People who aren't trying to "get ahead," enjoy a tremendous amount of freedom to speak their mind without fear of losing anything. They minimize financial needs in order to spend as much time and energy as possible in more meaningful activities such as connecting with other humans, intellectual growth, and giving service to causes for which they have a passion.
I see semi-retirement as a viable lifelong alternative. Even in old age, as long as I'm physically and mentally able, I can't imagine not wanting to do some work (however small) for pay. Naturally, with age and accumulated savings, I will likely choose less paid work in order to spend more time in other forms of work or leisure. There need not be a sharp division between work for pay and leisure. They can blend together as one whole with the mix changing from time to time to adapt to new circumstances.
Coping with the loss of social status
Adults in our culture know all too well that their career largely equals their identity. Those without full-time careers can easily feel left out. Particularly unexplainable are those who consciously "throw away" their career for a chance to reclaim balance. Whereas they had once been valued professionals, they suddenly lose their legitimacy, and to some extent become like social lepers. They are no longer listened to, sought after, or called upon.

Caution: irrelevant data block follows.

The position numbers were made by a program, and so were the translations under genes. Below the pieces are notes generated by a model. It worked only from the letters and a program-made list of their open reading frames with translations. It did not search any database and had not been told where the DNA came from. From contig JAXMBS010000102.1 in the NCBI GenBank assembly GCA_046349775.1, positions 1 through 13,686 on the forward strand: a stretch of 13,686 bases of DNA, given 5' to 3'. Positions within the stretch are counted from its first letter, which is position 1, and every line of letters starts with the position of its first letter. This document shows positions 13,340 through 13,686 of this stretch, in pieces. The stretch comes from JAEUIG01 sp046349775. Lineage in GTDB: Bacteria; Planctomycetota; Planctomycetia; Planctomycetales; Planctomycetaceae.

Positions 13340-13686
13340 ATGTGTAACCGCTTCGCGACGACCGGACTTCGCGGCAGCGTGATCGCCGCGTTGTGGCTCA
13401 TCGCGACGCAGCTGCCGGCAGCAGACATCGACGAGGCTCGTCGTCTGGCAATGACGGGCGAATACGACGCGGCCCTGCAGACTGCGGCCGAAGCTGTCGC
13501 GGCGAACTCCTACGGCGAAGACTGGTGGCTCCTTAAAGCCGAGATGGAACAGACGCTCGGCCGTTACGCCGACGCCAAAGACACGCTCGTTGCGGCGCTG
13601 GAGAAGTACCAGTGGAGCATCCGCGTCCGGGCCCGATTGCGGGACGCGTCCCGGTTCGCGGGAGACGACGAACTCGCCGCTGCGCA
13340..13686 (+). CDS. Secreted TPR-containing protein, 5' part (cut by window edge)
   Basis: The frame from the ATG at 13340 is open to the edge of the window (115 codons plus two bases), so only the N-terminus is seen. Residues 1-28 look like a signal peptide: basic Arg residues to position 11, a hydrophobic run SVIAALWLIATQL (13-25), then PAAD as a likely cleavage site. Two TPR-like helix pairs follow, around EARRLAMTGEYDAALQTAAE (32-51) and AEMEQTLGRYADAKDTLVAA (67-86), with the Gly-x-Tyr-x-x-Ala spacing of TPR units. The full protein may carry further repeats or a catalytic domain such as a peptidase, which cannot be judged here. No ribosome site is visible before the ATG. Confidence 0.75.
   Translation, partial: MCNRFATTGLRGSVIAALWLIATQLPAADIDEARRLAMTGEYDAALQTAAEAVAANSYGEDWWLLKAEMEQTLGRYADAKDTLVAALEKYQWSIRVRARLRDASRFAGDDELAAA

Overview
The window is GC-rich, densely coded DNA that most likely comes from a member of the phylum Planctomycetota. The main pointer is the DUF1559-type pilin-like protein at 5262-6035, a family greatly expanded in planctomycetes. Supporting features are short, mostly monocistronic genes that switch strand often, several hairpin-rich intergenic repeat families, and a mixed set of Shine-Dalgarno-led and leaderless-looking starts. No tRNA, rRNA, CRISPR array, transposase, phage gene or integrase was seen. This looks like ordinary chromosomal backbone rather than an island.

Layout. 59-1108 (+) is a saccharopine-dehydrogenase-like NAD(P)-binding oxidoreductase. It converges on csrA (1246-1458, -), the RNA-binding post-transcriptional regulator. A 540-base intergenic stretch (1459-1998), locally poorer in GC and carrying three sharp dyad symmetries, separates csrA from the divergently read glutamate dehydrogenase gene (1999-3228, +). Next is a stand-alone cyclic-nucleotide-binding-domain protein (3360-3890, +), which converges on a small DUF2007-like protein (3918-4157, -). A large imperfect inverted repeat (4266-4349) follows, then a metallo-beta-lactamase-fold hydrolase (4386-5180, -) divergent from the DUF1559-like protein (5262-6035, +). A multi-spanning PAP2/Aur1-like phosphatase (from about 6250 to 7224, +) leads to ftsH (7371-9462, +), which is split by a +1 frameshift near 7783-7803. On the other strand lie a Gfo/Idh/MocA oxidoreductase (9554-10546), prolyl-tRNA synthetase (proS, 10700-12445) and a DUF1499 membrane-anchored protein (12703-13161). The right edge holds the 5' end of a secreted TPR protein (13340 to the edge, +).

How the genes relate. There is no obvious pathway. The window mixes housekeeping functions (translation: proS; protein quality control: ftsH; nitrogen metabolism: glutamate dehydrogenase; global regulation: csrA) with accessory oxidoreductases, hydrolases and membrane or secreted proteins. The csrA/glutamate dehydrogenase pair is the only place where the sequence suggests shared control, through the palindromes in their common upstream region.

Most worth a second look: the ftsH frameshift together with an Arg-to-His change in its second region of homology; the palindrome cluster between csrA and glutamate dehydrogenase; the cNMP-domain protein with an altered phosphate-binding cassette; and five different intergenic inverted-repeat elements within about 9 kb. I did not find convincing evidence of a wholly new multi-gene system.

There are a number of ways to deal with these issues. One is to find other "social lepers" who can, through the example of their own lives, re-assure you of your decision to bail out of the career mania.
Another is to share your gifts and talents (which still exist regardless of whether the mainstream culture recognizes this) with individuals in need. I found this worked well for me in past experiences as a part-time tutor. Officially, I'm not a "real teacher" because I don't possess a teaching credential. However, I've successfully taught algebra to enough teenagers to know I am a good teacher, and those teenagers know it as well. I don't need the sanction of the school district or the state to tell me this. This is just one of many ways in which people (who may not get official recognition) can nevertheless share their gifts with others.
A 1990 military photo just prior to our journey toward a simpler lifestyle (I was still a "teamplayer" at that point)
Don't worry if you never re-gain your former social legitimacy. Some truly outstanding individuals never do. Yet to the people who matter most in their life, they are deeply valued and appreciated. Ironically, this sort of appreciation eludes many of those who did achieve "social legitimacy," at the expense of authentic and close relationships with family and friends.
Giving children "the best" on a tight budget